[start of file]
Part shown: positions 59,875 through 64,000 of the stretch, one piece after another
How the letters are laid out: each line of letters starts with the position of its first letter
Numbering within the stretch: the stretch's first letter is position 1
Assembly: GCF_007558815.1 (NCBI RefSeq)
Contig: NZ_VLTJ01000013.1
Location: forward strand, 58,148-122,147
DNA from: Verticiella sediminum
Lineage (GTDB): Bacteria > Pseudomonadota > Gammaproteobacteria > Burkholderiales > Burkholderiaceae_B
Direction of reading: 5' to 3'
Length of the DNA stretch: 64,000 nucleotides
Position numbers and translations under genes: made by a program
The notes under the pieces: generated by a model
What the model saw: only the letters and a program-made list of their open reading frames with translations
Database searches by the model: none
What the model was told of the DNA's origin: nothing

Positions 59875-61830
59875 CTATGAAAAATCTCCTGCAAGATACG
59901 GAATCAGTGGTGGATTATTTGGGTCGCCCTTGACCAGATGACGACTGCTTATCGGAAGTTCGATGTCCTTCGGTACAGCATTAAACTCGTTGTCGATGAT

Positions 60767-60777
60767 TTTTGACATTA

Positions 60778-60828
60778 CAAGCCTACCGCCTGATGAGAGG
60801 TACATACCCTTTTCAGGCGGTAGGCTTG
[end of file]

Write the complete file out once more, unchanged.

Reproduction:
Part shown: positions 59,875 through 64,000 of the stretch, one piece after another
How the letters are laid out: each line of letters starts with the position of its first letter
Numbering within the stretch: the stretch's first letter is position 1
Assembly: GCF_007558815.1 (NCBI RefSeq)
Contig: NZ_VLTJ01000013.1
Location: forward strand, 58,148-122,147
DNA from: Verticiella sediminum
Lineage (GTDB): Bacteria > Pseudomonadota > Gammaproteobacteria > Burkholderiales > Burkholderiaceae_B
Direction of reading: 5' to 3'
Length of the DNA stretch: 64,000 nucleotides
Position numbers and translations under genes: made by a program
The notes under the pieces: generated by a model
What the model saw: only the letters and a program-made list of their open reading frames with translations
Database searches by the model: none
What the model was told of the DNA's origin: nothing

Positions 59875-61830
59875 CTATGAAAAATCTCCTGCAAGATACG
59901 GAATCAGTGGTGGATTATTTGGGTCGCCCTTGACCAGATGACGACTGCTTATCGGAAGTTCGATGTCCTTCGGTACAGCATTAAACTCGTTGTCGATGAT

Positions 60767-60777
60767 TTTTGACATTA

Positions 60778-60828
60778 CAAGCCTACCGCCTGATGAGAGG
60801 TACATACCCTTTTCAGGCGGTAGGCTTG